Doctor KEN SAKAUYE (Psychiatry, Louisiana State University): You know, in geriatrics in general, there's always been this notion of relocation trauma, where if an older person is forced to go anyplace against their will, it markedly increases the likelihood that their illnesses will get worse, or they'll die. And that seems to be very true over here.

SPIEGEL: The anxiety of negotiating new surroundings and changed routines is taking a toll on the elderly of New Orleans, Sakauye says. Many are just too frail to weather this kind of stress.

And even when the stress doesn't undermine the immune system enough to result in death, it usually affects cognition levels. In fact, according to Sakauye, reduced cognitive functioning is probably the biggest legacy of Katrina among the elderly.

Dr. SAKAUYE: I think that the biggest thing that you hear about are the people who've regressed. If they had cognitive impairment to begin with, what is quantum deterioration after the storm. They've just gone backwards.

Unidentified Woman #1: Yes?

Unidentified Woman #2: Those little white things you talk about aren't in there.

Unidentified Woman #1: Okay. They'll give you one.

SPIEGEL: It's easy to find evidence of cognitive decline among the elderly at the Adult Day Center associated with the East Jefferson Hospital.

The Center usually provides care to a wide range of clients, from those with severe dementia, to older singles, who come simply for social stimulation. Normally, because of this cognitive spread, clients at the center need to be broken into two different groups. There's a class for people who are still mentally intact, and a class for people with lower cognitive levels.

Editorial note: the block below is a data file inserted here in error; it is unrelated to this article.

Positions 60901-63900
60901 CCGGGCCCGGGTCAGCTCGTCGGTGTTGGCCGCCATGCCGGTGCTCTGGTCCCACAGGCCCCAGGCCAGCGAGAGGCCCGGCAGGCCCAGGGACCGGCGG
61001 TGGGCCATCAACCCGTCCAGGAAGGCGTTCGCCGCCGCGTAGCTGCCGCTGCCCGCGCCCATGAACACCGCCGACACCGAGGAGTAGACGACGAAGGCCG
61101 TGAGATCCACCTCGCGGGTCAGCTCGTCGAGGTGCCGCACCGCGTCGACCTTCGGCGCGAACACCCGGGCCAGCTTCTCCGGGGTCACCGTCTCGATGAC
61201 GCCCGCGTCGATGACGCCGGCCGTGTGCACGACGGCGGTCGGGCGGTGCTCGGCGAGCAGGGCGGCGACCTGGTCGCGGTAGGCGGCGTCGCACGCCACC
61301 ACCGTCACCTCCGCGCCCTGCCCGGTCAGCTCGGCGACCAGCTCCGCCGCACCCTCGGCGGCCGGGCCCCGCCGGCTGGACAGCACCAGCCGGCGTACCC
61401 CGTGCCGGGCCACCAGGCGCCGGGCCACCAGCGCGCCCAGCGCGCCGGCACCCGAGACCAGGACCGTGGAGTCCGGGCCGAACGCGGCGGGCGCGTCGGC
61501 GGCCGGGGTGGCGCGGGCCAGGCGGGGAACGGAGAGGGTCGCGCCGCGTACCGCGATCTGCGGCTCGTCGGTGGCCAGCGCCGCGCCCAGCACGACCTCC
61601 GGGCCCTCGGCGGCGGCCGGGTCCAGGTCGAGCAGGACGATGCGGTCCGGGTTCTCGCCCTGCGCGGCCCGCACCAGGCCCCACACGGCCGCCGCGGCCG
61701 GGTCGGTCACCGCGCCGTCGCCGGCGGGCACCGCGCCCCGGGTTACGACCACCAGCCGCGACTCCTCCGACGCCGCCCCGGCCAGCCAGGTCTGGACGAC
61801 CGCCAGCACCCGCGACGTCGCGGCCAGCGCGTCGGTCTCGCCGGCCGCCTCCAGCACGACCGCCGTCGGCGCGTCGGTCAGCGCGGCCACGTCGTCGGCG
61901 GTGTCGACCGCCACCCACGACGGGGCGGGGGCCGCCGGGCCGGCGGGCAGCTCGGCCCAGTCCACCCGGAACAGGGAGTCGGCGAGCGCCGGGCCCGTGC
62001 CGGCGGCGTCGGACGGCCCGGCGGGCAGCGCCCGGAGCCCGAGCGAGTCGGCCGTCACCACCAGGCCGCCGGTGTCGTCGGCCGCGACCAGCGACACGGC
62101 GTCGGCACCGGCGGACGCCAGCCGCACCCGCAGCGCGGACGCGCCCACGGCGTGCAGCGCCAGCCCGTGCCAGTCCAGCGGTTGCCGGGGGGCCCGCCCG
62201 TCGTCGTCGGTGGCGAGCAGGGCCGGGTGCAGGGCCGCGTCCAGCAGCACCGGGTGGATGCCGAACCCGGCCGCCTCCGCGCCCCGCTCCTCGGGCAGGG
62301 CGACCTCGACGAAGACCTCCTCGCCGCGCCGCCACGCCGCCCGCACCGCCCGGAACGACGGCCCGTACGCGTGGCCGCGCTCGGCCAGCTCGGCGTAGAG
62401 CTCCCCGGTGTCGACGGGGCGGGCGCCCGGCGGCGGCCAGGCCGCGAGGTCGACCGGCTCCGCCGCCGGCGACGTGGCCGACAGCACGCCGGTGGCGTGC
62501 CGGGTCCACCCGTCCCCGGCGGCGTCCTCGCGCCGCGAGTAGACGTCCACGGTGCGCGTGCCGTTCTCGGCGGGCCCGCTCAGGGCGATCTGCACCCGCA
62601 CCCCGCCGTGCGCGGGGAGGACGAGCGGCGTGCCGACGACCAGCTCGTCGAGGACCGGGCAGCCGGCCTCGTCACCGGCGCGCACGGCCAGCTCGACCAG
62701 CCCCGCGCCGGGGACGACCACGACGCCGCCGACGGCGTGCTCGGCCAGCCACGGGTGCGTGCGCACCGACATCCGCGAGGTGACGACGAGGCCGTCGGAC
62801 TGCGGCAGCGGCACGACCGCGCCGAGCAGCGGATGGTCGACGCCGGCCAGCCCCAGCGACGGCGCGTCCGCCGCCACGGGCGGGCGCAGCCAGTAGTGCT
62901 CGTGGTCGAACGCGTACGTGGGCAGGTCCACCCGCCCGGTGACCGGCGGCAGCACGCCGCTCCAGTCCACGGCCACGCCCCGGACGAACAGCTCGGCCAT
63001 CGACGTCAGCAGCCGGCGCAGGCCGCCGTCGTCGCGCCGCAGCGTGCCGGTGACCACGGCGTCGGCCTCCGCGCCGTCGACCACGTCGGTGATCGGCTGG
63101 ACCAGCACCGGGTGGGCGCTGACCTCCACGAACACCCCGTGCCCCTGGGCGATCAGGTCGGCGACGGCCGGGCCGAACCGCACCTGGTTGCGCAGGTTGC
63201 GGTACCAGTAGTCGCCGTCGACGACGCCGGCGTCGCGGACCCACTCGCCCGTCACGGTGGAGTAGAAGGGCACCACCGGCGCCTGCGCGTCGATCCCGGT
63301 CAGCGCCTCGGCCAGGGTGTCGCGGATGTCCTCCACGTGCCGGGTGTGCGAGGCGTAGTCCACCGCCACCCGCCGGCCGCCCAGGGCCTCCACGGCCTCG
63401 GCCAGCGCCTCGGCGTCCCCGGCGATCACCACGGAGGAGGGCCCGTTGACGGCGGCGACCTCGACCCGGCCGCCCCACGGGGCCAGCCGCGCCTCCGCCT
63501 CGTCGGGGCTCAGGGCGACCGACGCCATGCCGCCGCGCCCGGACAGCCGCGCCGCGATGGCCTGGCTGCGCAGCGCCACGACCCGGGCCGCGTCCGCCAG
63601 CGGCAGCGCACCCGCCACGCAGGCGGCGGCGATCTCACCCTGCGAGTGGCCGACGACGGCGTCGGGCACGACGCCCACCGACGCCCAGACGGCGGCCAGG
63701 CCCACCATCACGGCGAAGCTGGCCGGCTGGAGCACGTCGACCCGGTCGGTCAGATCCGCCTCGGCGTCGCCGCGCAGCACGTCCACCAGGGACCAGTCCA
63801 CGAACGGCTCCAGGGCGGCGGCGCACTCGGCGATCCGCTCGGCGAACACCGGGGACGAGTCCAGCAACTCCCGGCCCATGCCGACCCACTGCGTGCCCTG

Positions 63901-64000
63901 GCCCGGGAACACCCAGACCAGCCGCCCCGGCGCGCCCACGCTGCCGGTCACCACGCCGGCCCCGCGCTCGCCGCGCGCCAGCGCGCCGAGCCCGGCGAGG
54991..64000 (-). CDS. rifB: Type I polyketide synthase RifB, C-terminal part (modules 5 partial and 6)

But according to Denise Addison, a nurse who's worked at the facility for eight years, since the storm, there's no longer a need for separation.

Ms. DENSE ADDISON (Nurse, Adult Day Center, New Orleans): Now we can put these two classes together, and you couldn't tell the difference. They're all kind of on the same level. Sixty to seventy percent of our clients has taken a big hit.

SPEIGEL: Most, Addison says, are now totally disoriented. She says she sees this change most clearly in a woman at the Center who she's known for several years.

Ms. ADDISON: One particular client that was really high functioning, could still basically take care of herself, was real vain about her looks and her makeup and everything, and she was here just for social stimulation. Now, she is an almost what we call a total care. Now when she try to go to the bathroom, she don't know what that is. You know, when she starts to eliminate, she, it really increase her anxiety level, because she has no clue that she is doing a normal body function.

SPEIGEL: Addison considers it unlikely that her clients will regain their former level of cognitive functions. She says once it's gone, it's gone.

The only silver lining Addison offers is that many are now so disoriented that they're not burdened with the knowledge that the lives they knew are gone. She says she's thankful for that.

But a fog of unknowing is not available to everyone. Across town, at Lambeth House, Margaret Dickey now lives alone. Five months ago, a week after Katrina had come and gone, her husband had a stroke and died. She carries a framed picture of him wrapped in a brown lunch bag to the interview, because, she says, she's afraid people will not understand how good-looking he was.

With the picture on her lap, she explains that she tries to keep positive, and is glad, at least, to finally be back at Lambeth House. Here, she says, people understand her loss.

Ms. MARGARET DICKEY: I was telling a friend of mine, I said, the amazing thing to me is, that the five months since he died have been longer than the 58 years we were married. It's, two do become one.

Alix Spiegel, NPR News.